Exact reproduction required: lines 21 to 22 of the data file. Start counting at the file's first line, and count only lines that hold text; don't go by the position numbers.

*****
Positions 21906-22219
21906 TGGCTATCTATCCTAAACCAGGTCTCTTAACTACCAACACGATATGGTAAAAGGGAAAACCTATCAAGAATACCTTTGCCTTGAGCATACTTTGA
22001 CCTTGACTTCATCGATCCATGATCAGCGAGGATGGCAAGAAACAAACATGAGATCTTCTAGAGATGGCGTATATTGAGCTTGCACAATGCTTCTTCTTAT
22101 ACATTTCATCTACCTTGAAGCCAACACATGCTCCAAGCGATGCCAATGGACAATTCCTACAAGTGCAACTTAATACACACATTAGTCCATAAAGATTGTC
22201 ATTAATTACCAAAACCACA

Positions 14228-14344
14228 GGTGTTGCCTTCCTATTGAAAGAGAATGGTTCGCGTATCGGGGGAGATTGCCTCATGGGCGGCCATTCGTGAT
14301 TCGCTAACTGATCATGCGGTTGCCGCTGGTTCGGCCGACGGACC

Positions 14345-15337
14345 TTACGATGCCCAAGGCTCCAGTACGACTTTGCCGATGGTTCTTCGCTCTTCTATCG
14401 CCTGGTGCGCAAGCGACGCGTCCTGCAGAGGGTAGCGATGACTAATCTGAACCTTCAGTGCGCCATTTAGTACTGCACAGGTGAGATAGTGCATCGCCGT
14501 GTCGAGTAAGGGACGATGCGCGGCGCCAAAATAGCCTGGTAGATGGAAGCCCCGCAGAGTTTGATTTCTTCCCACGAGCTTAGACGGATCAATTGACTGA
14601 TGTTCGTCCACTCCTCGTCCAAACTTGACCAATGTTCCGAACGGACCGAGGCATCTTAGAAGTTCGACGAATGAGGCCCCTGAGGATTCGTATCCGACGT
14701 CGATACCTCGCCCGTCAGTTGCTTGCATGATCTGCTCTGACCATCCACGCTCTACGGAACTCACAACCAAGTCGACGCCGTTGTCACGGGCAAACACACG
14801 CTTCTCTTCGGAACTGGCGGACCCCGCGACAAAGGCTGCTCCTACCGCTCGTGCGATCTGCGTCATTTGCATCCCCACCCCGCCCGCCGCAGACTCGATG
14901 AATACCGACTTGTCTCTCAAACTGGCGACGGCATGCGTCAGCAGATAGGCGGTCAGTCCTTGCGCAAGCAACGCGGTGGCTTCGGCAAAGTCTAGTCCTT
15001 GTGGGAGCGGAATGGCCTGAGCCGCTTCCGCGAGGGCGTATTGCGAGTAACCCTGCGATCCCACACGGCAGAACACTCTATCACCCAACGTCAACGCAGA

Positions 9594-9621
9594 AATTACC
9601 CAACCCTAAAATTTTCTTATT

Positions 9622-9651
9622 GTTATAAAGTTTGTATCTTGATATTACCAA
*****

Positions 9622-9651
9622 GTTATAAAGTTTGTATCTTGATATTACCAA